So for the first few weeks, after my 17th birthday and applying for a learner’s permit, I would drive around the countryside of rural East Lothian in Scotland with the biggest grin on my face with some poor, reluctant yet licensed driver to my left, holding onto anything for dear life – seatbelts were not part of this driving lexicon!
Do not doubt that this chariot was absolutely everything to a high school student struggling to create his own identity.
There were many adventures over the next few weeks, including one involving my Mother, screaming at me to either turn, slow down or stop – maybe even all three – while I sped along a narrow winding road, imagining I was the legendary British rally driver Paddy Hopkirk. Eventually, the screaming resonated and I blinked and realized I was about to either careen into an enormous hedgerow – or enter a farmer’s yard and avoid prized dairy cattle entering a barn for their second milking of the day. For some reason, I chose the latter. How I managed to avoid hitting anything, let alone a cow was miraculous. I ended up stalling in a puddle of manure, feet from the aforementioned farmer who had what appeared to be the remains of an unfiltered cigarette, tattooed into the corner of his mouth. Both he and his elderly Border Collie stared at me – and never moved an inch. Embarrassed – but secretly pleased that no friends had borne witness, I slowly drove out the yard to the road and steered for home. My Mother chain-smoked nervously beside me until we reached our house, threw open her door and almost collapsed onto the pavement and the relative safety of Casa Taylor, her six children, husband and two dogs.
Not long after this, I broke my right arm and was in a cast beyond my elbow. My arm was fixed at a peculiar angle yet, I insisted on driving at any given opportunity, clutching the enormous steering wheel with my right hand and pecking out gears with my left. Not exactly safe. This was compounded further when one day, two friends and I decided to drive the forty minutes up the coast to the big smoke – Edinburgh. For those who have never been, Edinburgh is a delightful, historic town, Scotland’s’ capital city and has nothing but hills, it seemed. A colder Gaelic San Francisco, if you will.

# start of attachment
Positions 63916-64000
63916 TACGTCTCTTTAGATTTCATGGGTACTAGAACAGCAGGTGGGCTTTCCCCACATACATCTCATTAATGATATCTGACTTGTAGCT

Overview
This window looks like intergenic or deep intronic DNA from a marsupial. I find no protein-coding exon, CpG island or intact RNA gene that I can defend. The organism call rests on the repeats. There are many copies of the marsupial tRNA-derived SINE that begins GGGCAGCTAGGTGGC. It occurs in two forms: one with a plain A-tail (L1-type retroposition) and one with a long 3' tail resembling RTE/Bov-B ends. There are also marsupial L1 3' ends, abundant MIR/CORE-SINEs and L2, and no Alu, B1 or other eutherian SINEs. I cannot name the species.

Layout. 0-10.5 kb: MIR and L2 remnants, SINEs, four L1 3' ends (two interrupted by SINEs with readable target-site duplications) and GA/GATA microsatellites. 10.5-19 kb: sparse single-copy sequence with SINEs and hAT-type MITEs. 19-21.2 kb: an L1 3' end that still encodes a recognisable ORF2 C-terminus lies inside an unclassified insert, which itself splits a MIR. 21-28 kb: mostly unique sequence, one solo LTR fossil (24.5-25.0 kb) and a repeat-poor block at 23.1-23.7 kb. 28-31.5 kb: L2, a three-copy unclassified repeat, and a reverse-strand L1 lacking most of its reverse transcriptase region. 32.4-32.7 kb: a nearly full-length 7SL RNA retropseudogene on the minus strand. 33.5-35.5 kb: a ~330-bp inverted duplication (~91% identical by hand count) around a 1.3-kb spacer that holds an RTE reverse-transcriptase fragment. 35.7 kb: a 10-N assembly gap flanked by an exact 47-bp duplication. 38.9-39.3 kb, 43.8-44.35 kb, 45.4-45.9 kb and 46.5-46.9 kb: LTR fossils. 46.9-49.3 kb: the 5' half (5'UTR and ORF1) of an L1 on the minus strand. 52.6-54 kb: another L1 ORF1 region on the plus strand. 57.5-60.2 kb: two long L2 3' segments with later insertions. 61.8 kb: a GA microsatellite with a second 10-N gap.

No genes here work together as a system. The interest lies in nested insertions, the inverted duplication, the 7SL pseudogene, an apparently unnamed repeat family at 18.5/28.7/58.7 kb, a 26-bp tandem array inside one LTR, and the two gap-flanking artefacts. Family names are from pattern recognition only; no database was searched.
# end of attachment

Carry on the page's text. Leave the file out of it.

You will recall earlier the clutch and transmission of this car.
Now imagine a relatively inexperienced driver, arm in a cast with a transmission situation a truck driver might find dodgy, even offensive, negotiating traffic in this fair city on a Saturday afternoon. It was on one such hill when the limitations of the clutch on this car became apparent. Stop-start on an incline, the steepness of which today would never be a deterrent, but to a novice driver, a nightmare quickly unfolded as we rolled inexorably backwards towards other vehicles. A glance in the rear view mirror presented images of people auditioning for Norwegian expressionist painter Edvard Munch’s ”The Scream.”
My passenger sitting shotgun, almost pulled the handbrake from its cradle until we stalled. I sat red-faced, mortified, as my two friends, laughing loudly, fell from the Mini and pushed us up the hill, in neutral and the engine not engaged.
After the ignominy of that memorable afternoon, I eventually saved a few pounds and took an advanced driving course and learned to master biting points and other useful driving skills while I fearlessly conquered inclines and all manner of road surfaces the world over.
I had to. While it was my first car, it would not be my last.
Wheels.ca will take a journey back in time and ask our writers to tell us about their first cars and the memories that likely shaped who they are today. We will feature a new story every Thursday. #TBT.